The Armstrong Story - Part IV

News & Results

07/28/2003| 0 comments
by Ian Melvin

The Armstrong Story - Part IV

Part IV - A turn for the worse.

October 8th and would soon begin chemotherapy.  He was already suffering from cancer when riding in the previous Tour de France and the Leeds Classic.  "The doctors still don't understand how I was riding so well in August," says Armstrong.

Having already had the malignant testicle removed within days of his diagnosis, he confirmed that the cancer had also spread to his lungs and abdomen yet neither of these were considered serious enough to be operated on.

Following an initial course of chemotherapy, it was confirmed that he also had two superficial lesions on his brain; one over his motor skills and the other over his vision which were both also quickly operated on at the
"I want to thank everyone around the world for their overwhelming show of support through cards, letters and emails.  These messages provide me with daily doses of positive thought," he said.  "The results so far have been tremendous but that doesn't mean we have a complete cure."

After only six weeks of treatment Armstrong looked pale and weak and, most of his hair had fallen out.  "If that's the worst that can happen, then fine.  As long as I'm alive, that's what matters," he said.  "I don't wanna die - I wanna live."

January 1st was penciled in as the day that he would be able to begin full time training again after trying to maintain as much of his fitness during his treatment with one-hour cycle rides, golf and basketball.  Some weeks before he had reflected, "I don't know if I can ever get back to where I was - I don't know what this is going to do to me.  I want to come back and race - absolutely.  But my priority is to live, and that's what I'm fighting for now.  My second aim is to race again at the highest level."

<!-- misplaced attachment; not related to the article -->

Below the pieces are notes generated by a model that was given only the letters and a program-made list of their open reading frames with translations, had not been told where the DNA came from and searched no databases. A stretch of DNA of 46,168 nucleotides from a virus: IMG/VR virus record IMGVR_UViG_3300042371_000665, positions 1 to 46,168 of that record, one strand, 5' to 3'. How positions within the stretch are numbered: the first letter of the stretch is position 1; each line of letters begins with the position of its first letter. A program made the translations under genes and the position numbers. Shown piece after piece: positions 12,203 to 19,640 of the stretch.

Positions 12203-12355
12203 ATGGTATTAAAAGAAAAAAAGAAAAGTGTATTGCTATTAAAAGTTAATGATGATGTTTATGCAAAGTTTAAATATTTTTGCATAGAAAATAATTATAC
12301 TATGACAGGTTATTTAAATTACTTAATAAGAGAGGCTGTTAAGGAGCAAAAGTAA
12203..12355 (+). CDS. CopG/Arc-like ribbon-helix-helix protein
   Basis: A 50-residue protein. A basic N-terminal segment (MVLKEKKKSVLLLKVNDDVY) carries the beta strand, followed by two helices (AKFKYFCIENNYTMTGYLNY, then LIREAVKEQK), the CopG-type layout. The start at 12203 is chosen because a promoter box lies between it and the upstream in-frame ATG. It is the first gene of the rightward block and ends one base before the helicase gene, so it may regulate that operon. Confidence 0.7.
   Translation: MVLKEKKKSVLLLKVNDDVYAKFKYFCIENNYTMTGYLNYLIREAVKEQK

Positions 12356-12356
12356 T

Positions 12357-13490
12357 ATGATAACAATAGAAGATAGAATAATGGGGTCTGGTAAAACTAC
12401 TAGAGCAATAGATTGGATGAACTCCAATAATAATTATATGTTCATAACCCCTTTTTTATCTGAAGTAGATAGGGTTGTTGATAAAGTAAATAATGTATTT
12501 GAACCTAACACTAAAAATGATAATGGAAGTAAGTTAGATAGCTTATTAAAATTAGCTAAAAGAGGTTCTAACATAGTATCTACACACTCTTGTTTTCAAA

Throughout his illness his new employers were maintaining a careful eye on the situation; publicly offering their support and concern for Lance whilst eagerly hiring the services of both Tony Rominger and Maurizio Fondriest to plug up the gap left by him.  "I was always uncomfortable being the only leader, so for me it's wonderful to have two riders as reliable and experienced as that alongside me," he said when questioned about his new teammates.

As 1997 approached, Armstrong appeared to be over the worst of his illness but a comeback seemed as distant as it ever had.  As if overcoming the greatest challenge of his life were not enough, there were also rumblings from Europe that his new sponsors were not prepared to pay out a contract for what many now viewed as 'damaged goods'.  Would he come back?  Did he want to comeback?  Would Armstrong still have the motivation and desire to compete in one of the world's toughest endurance sports?  Many thought not - but one man was determined to prove his doubters wrong.  One man, who for years fought hard to achieve and succeed for everything that he had.  To leave his home

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